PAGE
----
Protein Structure and Chemistry Core Facility (UTU Xtal), UTU

Services/technologies provided:

  • X-ray data collection (macromolecules and small molecules), powder diffraction
  • Crystal optimization, testing, and characterization (in situ, RT, and 100 K)
  • Mass photometry for protein quality controls

We have many years of experience in X-ray protein crystallography and complementary structural biology techniques. The facility offers services for all steps of protein structure determination, from purification and characterization to structure analysis and deposition. We give particular emphasis on sample quality, crystal optimization (including testing and characterization), and data collection (in-house and in synchrotrons). The facility is equipped with a MicroMax-007 microfocus rotating anode, a single-photon counting detector, in situ diffraction instrumentation, an Oxford Cryosystem, a crystallization robot, a crystallization plate hotel with a crystal imaging system, crystallographic software, molecular graphics, and an automated mass photometer (as part of the Turku Protein Core, a UTU infrastructure) for sample characterization and protein quality checks. The X-ray instrumentation is also used for small-molecule crystallography and powder diffraction.

Video of the facility’s activities and workflow:

Structural Biology, Structural Bioinformatics Laboratory (SBL Xtal), ÅAU

Services/technologies provided:

  • Sample preparation for structural studies
  • Crystallization setups with all-in-one robotics
  • Automated imaging and in situ X-ray testing of crystallization tray setups

The node provides services and expertise in protein sample preparation for structural studies to facilitate X-ray and cryoEM analysis. Our state-of-the-art instrumentation for crystallography includes the latest NT8 robot for setting up 96-well crystallization trays, two RockImagers (Formulatrix; one with UV detection of protein crystals) for automatic monitoring of crystal growth and PX scanner (Rigaku) for in situ X-ray testing directly from the trays. The protein samples – often in complex with other proteins, peptides, DNA/RNA, carbohydrates, lipids and/or small molecules – include many potential drug targets for health, life science and biotechnological applications. SBL Xtal combines experimental structural analysis with in silico modeling - we use both traditional and AI-based computational methods to support our experimental structure determination e.g. to aid target selection and construct engineering. We offer users access to instrumentation, training and expertise to design and perform their experiments as well as turnkey solutions.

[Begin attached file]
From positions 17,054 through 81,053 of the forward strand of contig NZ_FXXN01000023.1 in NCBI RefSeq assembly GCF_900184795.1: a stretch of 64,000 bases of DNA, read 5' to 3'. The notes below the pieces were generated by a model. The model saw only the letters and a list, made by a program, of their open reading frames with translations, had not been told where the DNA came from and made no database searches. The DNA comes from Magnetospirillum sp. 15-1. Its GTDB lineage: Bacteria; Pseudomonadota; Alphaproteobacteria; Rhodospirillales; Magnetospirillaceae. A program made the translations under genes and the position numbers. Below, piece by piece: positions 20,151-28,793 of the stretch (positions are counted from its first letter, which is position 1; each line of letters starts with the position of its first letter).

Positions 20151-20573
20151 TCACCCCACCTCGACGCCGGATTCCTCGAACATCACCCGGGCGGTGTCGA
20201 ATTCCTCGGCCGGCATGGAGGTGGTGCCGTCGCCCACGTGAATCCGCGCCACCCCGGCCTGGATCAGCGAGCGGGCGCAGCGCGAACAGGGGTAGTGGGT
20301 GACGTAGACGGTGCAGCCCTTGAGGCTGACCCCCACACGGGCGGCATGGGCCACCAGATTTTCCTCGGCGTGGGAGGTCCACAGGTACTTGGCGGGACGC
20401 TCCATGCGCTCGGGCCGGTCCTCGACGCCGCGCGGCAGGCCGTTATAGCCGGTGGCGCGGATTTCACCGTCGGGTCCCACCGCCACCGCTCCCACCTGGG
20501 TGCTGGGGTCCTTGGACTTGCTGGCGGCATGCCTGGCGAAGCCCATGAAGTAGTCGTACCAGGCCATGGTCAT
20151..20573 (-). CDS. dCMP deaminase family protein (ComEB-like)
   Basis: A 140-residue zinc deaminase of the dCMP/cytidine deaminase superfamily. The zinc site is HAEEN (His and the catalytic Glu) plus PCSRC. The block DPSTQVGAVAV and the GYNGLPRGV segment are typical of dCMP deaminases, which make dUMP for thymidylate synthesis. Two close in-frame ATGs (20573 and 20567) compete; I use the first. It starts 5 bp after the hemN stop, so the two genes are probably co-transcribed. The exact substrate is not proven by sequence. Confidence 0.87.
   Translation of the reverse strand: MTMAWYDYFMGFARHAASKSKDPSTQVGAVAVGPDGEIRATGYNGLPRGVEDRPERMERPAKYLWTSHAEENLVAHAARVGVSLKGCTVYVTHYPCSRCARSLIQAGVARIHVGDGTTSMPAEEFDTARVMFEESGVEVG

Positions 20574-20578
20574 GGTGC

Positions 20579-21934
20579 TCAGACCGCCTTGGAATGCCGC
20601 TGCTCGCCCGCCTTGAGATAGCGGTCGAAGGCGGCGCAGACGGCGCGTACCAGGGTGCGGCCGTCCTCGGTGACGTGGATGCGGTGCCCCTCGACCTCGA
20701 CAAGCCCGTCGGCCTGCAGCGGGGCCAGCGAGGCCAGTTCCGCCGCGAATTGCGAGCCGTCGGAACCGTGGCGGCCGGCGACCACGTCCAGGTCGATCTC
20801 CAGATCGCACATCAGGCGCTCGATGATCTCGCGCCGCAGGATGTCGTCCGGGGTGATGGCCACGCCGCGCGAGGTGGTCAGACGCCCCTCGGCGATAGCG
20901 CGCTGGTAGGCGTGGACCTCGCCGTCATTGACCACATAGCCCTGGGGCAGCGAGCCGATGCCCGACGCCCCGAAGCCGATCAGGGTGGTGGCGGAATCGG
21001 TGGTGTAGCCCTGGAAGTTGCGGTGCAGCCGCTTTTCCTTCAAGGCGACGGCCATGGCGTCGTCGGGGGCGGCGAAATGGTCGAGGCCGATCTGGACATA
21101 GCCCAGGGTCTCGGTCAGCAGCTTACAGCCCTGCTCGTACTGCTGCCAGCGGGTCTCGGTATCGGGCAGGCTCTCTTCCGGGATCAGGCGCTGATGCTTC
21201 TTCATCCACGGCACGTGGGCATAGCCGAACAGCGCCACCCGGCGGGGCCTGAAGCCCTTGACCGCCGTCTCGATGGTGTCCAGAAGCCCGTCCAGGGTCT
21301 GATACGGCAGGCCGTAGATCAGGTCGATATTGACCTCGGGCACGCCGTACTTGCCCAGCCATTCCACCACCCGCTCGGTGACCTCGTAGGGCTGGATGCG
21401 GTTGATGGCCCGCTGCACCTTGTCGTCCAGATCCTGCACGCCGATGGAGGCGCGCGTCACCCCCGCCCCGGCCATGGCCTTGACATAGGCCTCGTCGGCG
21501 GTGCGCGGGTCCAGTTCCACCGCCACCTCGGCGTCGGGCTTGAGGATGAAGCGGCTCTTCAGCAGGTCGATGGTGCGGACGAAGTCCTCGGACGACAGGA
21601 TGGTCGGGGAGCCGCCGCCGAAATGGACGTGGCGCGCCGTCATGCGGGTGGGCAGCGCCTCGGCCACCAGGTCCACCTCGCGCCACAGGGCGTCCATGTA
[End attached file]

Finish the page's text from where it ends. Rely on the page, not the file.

Finnish Biological NMR Center (FBNMR), UH

Services/technologies provided:

  • NMR data collection of biomolecules
  • Production of labelled proteins
  • NMR structure determination (collaborative)

The FBNMR facility provides services in the field of liquid NMR. The main focus area includes studies of structure and dynamics of biomacromolecules, but also other types of analyses are very well possible e.g. with broadband probe on 600 MHz. The facility houses Bruker 600MHz Avance IIIHD (TCI-cryogenic probe, SmartProbe BBFO-probehead; optional photo-CIDNP) and Bruker 850MHz Avance IIIHD (TCI-cryogenic probe or TXI-probe with xyz gradient), which is  equipped with a 24-sample exchanger.

Recent user publications

Mäkelä AR, Ugurlu H, Hannula LV, Salminen PS, Kant R, Fagerlund R, Haveri A, Strandin T, Kareinen L, Hepojoki J, Levanov L, Pasternack A, Naves R, Ritvos O, Osterlund P, Sironen T, Vapalahti O, Kipar A, Huiskonen JT, Rissanen I, Saksela K. 2023. Intranasal trimeric sherpabody inhibits SARS-CoV-2 including recent immunoevasive Omicron subvariants.Nat Commun 14, 1637 (2023).

Rahman MT, Koski MK, Panecka-Hofman J, Schmitz W, Kastaniotis AJ, Wade RC, Wierenga RK, Kalervo Hiltunen J, Autio KJ. 2023. An engineered variant of MECR reductase reveals indispensability of long-chain acyl-ACPs for mitochondrial respiration. Nat Commun. 14:619. doi:10.1038/s41467-023-36358-7. PMID: 36739436; PMCID: PMC9899272.

Bustad, H.J., Kallio, J.P., Laitaoja, M., Toska, K., Kursula, I., Martinez, A., Jänis, J. Characterization of porphobilinogen deaminase mutants reveals that arginine-173 is crucial for polypyrrole elongation mechanism, iScience 2021, 24.

Premetis, G.E., Stathi, A., Papageorgiou, A.C. et al. Structural and functional features of a broad-spectrum prophage-encoded enzybiotic from Enterococcus faecium. Sci Rep 13, 7450 (2023).

Cuellar J, Åstrand M, Elovaara H, Pietikäinen A, Sirén S, Liljeblad A, Guédez G*, Salminen TA*, Hytönen J.* Structural and biomolecular analyses of Borrelia burgdorferi BmpD reveal a substrate-binding protein of an ABC-type nucleoside transporter family. (2020) Infection and Immunity 88(4):e00962-19.